Reduced spore germination explains sensitivity of reef-building algae to climate change stressors
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Reduced seawater pH and changes in carbonate chemistry associated with ocean acidification (OA) decrease the recruitment of crustose coralline algae (CCAcf.), an important coral-reef builder. However, it is unclear whether the observed decline in recruitment is driven by impairment of spore germination, or post-settlement processes (e.g. space competition). To address this, we conducted an experiment using a dominant CCA, Porolithon cf. onkodes to test the independent and combined effects of OA, warming, and irradiance on its germination success and early development. Elevated CO2 negatively affected several processes of spore germination, including formation of the germination disc, initial growth, and germling survival. The magnitude of these effects varied depending on the levels of temperature and irradiance. For example, the combination of high CO2 and high temperature reduced formation of the germination disc, but this effect was independent of irradiance levels, while spore abnormalities increased under high CO2 and high temperature particularly in combination with low irradiance intensity. This study demonstrates that spore germination of CCA is impacted by the independent and interactive effects of OA, increasing seawater temperature and irradiance intensity. For the first time, this provides a mechanism for how the sensitivity of critical early life history processes to global change may drive declines of adult populations of key marine calcifiers.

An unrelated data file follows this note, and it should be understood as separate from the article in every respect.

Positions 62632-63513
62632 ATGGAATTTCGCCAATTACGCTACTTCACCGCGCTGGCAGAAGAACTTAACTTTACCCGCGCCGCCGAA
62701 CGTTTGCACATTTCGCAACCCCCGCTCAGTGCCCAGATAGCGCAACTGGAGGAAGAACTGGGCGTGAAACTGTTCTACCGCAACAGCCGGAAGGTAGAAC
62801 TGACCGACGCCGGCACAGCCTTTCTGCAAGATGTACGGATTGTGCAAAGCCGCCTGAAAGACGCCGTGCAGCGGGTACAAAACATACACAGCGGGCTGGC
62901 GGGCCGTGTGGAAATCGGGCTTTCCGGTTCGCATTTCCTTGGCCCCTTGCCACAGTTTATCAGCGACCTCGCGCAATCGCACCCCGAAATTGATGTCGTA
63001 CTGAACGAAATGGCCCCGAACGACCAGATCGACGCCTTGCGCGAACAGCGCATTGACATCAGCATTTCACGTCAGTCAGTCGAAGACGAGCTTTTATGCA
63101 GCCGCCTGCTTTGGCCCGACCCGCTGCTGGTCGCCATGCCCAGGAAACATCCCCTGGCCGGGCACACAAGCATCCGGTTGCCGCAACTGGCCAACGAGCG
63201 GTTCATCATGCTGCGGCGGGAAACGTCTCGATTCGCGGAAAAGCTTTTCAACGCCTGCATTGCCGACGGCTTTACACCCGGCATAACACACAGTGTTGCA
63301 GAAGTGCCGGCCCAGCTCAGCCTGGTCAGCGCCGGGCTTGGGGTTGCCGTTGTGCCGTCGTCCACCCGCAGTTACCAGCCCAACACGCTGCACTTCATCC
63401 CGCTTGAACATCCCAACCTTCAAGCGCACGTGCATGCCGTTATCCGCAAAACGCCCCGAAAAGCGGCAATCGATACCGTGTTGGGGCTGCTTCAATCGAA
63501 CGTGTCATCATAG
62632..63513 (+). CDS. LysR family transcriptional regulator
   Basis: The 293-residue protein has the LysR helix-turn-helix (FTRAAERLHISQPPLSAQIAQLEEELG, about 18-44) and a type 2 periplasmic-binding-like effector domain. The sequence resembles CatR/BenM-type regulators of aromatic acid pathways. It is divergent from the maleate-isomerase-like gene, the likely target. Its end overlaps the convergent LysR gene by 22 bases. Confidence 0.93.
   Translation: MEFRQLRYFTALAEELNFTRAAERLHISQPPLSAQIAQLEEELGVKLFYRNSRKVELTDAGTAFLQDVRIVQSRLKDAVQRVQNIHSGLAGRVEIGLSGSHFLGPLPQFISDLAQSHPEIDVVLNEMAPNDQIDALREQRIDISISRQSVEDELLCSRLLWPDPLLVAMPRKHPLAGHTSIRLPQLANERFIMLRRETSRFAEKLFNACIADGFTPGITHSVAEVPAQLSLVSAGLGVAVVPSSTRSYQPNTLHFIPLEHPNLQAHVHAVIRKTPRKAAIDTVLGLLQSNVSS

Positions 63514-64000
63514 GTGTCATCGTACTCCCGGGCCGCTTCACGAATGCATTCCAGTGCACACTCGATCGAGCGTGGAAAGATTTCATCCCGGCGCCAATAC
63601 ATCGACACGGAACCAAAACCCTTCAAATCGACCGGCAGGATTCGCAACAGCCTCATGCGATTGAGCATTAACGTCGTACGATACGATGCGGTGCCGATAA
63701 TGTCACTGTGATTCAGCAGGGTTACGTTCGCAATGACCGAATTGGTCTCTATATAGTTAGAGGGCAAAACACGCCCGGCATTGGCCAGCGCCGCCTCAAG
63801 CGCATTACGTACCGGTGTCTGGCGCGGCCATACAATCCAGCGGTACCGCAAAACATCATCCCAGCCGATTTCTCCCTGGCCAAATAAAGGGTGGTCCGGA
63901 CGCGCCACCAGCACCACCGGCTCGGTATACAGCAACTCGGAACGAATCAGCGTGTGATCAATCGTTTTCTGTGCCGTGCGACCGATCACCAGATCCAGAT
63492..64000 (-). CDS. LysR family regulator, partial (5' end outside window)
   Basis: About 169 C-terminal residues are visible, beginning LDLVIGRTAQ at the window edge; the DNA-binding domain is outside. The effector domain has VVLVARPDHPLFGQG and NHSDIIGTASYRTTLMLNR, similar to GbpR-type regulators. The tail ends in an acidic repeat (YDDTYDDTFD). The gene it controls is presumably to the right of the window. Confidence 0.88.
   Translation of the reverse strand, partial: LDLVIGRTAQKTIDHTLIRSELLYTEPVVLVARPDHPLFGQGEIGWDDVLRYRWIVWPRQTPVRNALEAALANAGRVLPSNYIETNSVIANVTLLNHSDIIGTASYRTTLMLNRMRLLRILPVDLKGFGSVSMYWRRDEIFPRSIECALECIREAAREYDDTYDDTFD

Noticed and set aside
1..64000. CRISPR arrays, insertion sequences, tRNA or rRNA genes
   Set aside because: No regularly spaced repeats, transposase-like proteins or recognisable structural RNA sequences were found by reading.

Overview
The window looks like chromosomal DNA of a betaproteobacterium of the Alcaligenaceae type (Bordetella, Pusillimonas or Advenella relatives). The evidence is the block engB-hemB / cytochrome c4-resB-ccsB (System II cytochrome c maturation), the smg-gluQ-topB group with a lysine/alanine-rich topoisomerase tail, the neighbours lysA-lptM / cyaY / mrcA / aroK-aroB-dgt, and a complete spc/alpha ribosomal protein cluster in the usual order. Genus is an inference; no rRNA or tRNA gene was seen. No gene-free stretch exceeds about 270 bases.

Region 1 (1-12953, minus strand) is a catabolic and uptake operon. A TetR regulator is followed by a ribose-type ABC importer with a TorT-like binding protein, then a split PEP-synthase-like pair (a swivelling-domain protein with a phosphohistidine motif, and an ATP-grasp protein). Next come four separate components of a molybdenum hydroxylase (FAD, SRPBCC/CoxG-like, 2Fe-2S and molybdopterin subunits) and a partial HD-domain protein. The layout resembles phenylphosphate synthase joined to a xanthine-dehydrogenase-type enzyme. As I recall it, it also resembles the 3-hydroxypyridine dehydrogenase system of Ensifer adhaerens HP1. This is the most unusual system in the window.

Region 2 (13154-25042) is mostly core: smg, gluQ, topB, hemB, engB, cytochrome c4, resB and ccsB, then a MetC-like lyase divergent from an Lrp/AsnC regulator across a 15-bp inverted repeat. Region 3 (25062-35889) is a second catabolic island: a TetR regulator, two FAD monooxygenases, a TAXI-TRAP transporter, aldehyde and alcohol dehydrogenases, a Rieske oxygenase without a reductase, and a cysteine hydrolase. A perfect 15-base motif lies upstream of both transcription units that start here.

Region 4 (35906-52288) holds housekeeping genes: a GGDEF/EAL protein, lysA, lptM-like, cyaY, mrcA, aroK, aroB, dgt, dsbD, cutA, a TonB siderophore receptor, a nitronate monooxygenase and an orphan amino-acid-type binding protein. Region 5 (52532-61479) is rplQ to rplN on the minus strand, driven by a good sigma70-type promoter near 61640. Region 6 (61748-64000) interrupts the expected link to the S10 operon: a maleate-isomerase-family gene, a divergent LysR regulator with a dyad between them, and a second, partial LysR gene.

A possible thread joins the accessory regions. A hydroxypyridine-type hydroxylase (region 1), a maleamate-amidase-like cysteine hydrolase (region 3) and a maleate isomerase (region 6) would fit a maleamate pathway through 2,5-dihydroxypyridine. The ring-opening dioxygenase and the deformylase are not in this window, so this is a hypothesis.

© 2017 Ordoñez et al. This is an open access article distributed under the terms of the Creative Commons Attribution License, which permits unrestricted use, distribution, and reproduction in any medium, provided the original author and source are credited.
Marine and Estuarine Ecology (incl. Marine Ichthyology)